CO2 Sensing and Gas Flow Control Project

Hi everyone!

I'm currently taking part in a group project which is aimed at introducing researchers (without any electronics experience) to using arduino as a platform for future experimental work. Our project involves controlling the flow of a mixture of gases (CO2, N2, O2), to produce a gas mixture, which is then flowed through a redox-flow battery cell, where the CO2 content of the exhaust gas must then be recorded. The aim is to create a system that will enable flow of a selected gas mixture over a sample substrate which ad/desorbs CO2 in response to a change in voltage.

The gas mixture will be controlled by mass flow controllers, which we think have their own proprietary software, so the scope for controlling these with our arduino may be limited. However, we're hoping to control pressure, CO2, and temperature sensors to allow measurements of the exhaust gas. The below sensors are what we are presently planning to use based on the requirements of the project:

CO2 sensor -

Pressure sensor –

Temperature sensor –

(We have access to some generic thermocouples in the department, not 100% sure of which specific components presently)

As I have very little experience with electronics or programming, I was hoping that I could draw upon the experience of the Arduino community to help get us started. If anyone has experience with similar projects, or with using similar sensors for different projects, we would be incredibly grateful for any tips/pointers to help get us started with finding examples of code that are compatible with these components.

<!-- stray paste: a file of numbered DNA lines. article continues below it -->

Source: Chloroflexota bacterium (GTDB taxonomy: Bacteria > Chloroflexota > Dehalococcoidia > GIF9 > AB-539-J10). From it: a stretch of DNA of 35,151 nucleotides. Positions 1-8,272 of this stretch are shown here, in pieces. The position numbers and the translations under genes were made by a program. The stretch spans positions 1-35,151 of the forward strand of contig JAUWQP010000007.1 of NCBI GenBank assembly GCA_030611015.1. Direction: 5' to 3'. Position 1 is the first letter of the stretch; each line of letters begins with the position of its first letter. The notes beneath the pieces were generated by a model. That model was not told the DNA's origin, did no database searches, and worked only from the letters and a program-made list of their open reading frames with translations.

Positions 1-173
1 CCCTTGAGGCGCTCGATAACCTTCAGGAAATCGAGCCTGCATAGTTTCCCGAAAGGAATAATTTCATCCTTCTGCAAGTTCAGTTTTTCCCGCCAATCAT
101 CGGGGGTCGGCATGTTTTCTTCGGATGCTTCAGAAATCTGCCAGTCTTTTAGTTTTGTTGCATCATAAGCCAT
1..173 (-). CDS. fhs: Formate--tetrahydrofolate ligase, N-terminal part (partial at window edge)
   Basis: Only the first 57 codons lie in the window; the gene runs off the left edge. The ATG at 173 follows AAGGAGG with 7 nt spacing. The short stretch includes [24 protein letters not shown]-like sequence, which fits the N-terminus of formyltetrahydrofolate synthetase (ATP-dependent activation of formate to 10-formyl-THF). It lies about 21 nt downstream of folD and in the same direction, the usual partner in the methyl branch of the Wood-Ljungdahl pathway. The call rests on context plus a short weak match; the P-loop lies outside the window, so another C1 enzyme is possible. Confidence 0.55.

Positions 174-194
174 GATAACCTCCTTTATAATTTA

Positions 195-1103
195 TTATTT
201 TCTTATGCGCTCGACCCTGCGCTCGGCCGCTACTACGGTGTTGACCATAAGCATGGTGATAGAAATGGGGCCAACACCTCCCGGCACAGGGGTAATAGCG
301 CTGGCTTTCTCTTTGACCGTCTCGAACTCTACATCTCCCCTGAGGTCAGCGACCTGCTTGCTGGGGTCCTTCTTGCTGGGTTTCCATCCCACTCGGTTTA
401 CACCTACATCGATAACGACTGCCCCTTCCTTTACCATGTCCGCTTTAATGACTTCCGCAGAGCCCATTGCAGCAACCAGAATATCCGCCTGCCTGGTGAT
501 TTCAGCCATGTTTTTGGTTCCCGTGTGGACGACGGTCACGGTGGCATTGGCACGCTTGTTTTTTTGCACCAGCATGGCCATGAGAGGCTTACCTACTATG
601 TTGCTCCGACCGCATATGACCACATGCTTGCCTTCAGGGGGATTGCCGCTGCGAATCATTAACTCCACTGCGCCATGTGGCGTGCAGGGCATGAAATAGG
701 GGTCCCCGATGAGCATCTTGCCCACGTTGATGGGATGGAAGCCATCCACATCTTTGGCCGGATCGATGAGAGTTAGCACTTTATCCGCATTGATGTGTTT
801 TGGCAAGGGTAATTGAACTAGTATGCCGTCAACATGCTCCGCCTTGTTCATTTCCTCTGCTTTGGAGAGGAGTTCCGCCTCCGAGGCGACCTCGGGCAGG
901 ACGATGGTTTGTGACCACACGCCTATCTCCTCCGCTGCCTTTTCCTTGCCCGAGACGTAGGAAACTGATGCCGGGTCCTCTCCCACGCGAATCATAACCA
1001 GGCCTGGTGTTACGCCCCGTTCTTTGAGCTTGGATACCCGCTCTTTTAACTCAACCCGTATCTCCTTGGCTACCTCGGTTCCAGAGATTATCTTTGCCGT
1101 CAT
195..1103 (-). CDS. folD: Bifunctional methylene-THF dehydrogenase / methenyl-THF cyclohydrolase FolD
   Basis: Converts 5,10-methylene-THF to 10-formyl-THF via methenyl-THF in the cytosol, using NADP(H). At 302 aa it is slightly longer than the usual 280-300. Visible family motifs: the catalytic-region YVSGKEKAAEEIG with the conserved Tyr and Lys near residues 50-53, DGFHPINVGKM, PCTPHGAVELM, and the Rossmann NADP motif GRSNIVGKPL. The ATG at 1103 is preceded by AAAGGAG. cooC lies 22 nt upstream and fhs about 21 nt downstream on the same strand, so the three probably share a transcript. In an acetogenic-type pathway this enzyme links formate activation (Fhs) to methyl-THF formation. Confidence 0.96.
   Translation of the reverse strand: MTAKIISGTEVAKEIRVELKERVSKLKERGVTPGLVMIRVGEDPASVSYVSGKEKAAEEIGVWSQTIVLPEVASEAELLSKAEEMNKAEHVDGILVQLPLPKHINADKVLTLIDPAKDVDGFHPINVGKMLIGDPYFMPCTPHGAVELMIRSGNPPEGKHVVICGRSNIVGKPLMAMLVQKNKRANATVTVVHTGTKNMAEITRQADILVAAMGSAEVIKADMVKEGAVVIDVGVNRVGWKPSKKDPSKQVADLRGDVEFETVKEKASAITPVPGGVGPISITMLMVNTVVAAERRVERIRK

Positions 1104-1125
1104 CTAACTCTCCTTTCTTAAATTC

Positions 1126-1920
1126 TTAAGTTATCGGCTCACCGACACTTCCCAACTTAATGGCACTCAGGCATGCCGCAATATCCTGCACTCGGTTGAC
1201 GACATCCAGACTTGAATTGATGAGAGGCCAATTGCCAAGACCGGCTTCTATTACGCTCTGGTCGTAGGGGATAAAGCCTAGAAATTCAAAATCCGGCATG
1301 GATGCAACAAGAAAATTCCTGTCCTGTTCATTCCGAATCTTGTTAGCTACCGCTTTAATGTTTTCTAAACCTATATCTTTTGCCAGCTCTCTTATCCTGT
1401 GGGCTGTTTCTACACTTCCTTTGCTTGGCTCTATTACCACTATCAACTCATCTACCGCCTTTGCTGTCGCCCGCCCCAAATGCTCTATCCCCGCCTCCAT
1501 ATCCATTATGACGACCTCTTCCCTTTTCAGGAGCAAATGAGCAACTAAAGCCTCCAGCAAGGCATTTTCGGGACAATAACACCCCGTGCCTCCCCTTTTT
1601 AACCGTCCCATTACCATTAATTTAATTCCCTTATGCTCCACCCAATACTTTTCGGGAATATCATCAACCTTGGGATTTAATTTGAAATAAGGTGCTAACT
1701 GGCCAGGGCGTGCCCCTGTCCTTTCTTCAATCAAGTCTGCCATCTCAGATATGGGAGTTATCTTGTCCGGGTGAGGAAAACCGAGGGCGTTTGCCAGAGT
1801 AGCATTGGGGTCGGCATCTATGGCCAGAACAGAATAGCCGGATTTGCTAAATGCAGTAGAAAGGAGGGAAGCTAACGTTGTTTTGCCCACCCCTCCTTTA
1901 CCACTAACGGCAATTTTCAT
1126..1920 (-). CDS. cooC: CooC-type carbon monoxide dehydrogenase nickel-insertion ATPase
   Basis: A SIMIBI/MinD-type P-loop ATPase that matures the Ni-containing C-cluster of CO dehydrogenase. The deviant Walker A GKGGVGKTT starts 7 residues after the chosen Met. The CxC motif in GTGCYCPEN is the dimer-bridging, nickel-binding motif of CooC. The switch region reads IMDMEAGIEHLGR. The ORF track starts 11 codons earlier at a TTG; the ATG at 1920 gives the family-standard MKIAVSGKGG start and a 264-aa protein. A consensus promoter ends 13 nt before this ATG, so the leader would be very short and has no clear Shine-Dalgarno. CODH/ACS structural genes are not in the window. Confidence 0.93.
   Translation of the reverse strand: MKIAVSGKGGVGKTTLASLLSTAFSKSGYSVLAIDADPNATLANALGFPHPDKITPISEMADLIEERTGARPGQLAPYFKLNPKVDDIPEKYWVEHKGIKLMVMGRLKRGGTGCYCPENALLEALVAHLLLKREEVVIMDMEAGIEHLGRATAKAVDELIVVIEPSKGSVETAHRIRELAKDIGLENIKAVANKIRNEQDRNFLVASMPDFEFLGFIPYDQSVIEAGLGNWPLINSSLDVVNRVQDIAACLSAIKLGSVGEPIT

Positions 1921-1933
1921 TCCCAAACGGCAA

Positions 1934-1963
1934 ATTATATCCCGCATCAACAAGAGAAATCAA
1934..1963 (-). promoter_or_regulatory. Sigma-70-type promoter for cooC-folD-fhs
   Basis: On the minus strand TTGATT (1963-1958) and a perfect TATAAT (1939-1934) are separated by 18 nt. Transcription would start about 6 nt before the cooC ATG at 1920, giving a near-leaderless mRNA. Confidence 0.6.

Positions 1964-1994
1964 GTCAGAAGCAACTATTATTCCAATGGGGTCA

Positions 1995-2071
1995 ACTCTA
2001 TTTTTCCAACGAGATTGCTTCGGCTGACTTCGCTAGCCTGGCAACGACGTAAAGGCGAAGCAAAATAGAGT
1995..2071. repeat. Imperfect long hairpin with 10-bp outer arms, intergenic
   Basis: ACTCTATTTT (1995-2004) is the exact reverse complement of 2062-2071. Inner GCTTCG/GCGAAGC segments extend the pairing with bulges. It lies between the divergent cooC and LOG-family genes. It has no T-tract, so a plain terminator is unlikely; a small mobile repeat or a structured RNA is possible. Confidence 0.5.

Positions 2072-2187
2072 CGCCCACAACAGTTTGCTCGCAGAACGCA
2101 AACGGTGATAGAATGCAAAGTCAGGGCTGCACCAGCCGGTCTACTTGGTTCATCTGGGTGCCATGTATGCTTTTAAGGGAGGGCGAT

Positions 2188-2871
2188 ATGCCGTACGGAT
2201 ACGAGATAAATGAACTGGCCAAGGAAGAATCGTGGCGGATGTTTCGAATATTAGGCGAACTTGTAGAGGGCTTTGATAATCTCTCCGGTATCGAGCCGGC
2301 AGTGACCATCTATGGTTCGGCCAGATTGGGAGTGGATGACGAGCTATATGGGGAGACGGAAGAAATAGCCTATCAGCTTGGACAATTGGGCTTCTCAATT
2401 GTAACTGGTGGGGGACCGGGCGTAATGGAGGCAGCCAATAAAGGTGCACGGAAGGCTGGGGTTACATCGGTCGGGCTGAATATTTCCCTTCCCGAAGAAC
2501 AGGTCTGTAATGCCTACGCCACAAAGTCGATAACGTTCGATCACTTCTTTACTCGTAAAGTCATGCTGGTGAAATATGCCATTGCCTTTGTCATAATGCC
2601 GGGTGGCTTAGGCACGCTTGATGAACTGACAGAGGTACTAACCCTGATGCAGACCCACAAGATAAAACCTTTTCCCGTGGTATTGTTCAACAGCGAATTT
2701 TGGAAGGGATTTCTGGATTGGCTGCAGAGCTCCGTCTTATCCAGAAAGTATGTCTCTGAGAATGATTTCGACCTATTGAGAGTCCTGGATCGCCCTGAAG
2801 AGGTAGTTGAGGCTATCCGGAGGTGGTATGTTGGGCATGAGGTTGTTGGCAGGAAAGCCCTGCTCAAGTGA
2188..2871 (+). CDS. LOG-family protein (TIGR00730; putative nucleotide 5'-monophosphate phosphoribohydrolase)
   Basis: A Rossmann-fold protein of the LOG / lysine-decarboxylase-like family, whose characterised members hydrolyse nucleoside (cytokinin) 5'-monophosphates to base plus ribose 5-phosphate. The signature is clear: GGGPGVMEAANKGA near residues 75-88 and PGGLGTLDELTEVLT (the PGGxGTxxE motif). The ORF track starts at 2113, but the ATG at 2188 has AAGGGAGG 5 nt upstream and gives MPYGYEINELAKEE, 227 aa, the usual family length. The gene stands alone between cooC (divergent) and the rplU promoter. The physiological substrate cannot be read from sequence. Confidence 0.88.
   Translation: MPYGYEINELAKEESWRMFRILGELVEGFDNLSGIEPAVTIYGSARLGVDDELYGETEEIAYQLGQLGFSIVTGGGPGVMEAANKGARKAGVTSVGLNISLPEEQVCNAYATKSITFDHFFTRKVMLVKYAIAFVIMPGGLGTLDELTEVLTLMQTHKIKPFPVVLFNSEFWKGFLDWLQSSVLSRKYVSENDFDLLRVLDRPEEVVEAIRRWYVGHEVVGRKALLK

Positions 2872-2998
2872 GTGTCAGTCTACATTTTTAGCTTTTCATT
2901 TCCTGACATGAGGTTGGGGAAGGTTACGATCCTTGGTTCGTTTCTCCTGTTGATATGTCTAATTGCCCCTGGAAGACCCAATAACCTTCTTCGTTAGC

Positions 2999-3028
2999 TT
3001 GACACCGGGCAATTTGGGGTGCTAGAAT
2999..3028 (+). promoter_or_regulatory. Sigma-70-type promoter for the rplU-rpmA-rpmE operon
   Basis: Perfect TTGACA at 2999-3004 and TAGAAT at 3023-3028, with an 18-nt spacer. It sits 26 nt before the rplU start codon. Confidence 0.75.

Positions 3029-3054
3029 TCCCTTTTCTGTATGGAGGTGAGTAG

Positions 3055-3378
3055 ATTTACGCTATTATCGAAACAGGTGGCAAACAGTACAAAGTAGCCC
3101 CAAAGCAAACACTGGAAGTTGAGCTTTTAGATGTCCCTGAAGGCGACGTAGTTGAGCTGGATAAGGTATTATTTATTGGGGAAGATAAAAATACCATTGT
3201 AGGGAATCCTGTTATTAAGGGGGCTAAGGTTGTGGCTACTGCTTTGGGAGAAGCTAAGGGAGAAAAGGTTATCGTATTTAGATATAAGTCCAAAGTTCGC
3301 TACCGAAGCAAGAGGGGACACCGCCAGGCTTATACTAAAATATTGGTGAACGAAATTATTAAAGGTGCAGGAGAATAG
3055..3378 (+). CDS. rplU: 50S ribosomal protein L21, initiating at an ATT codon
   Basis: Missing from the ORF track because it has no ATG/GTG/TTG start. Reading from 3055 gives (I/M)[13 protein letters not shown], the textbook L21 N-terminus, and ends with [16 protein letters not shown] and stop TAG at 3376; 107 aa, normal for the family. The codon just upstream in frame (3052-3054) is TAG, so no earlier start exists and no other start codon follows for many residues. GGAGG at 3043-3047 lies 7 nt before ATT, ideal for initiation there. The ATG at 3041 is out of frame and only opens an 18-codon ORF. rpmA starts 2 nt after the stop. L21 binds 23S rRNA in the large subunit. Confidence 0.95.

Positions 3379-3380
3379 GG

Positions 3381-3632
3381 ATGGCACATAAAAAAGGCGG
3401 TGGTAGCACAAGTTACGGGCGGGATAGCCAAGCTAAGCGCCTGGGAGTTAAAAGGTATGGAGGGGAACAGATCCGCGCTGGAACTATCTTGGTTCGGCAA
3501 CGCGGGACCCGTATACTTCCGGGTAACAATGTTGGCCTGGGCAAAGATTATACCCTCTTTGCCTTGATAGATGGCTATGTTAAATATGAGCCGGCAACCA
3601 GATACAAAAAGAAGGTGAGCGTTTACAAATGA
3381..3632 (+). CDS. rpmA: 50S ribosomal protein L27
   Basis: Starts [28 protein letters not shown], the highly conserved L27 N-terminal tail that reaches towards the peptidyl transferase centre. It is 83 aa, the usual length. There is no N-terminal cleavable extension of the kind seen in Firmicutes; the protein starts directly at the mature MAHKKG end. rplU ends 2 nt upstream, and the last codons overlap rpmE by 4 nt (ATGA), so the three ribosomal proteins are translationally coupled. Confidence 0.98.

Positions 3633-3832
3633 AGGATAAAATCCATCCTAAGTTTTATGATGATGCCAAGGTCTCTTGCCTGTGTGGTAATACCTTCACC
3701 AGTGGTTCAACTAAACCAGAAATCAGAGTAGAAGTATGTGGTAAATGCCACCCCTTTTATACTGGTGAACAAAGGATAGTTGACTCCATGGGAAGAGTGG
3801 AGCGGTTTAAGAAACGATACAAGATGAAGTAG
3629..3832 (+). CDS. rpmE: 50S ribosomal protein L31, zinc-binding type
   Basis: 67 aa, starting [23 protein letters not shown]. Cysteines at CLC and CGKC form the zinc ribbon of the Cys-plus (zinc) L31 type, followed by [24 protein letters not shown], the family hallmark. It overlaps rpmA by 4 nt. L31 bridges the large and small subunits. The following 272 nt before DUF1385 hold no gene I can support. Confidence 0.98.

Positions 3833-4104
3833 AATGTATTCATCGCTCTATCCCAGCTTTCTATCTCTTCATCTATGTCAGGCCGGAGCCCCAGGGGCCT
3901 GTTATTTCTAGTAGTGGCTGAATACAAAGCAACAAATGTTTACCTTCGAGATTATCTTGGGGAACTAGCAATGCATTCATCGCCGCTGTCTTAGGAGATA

Thanks in advance :blush:!!!

Those are rather expensive sensors as far as hobbyists are concerned. I'd be surprised if many (any?) people here have used them.

That said, generic advice for this sort of thing is to create a setup and code that lets you exercise each sensor separately before you try to combine them.

Such an expensive sensor is absolutely required for a project like this, as the cheap consumer sensors are far too unstable and can't easily be calibrated.

Fortunately, the one you selected has a simple UART serial interface (0 to 3.3V), so it will be easy for the Arduino to read the output.

@wildbill I understand they're quite expensive. We've been given a fairly generous budget by the research group as this is something they need for taking accurate measurements in their lab. Thanks for your advice about making separate code and linking it together :slight_smile:

@jremington That's great to hear, I've heard UART mentioned but should probably look into what this actually entails. Cheers for the help :slight_smile: !

Control of the device looks straight forward based on the user manual

It's controlled more like AT style with "\r\n" as the message terminator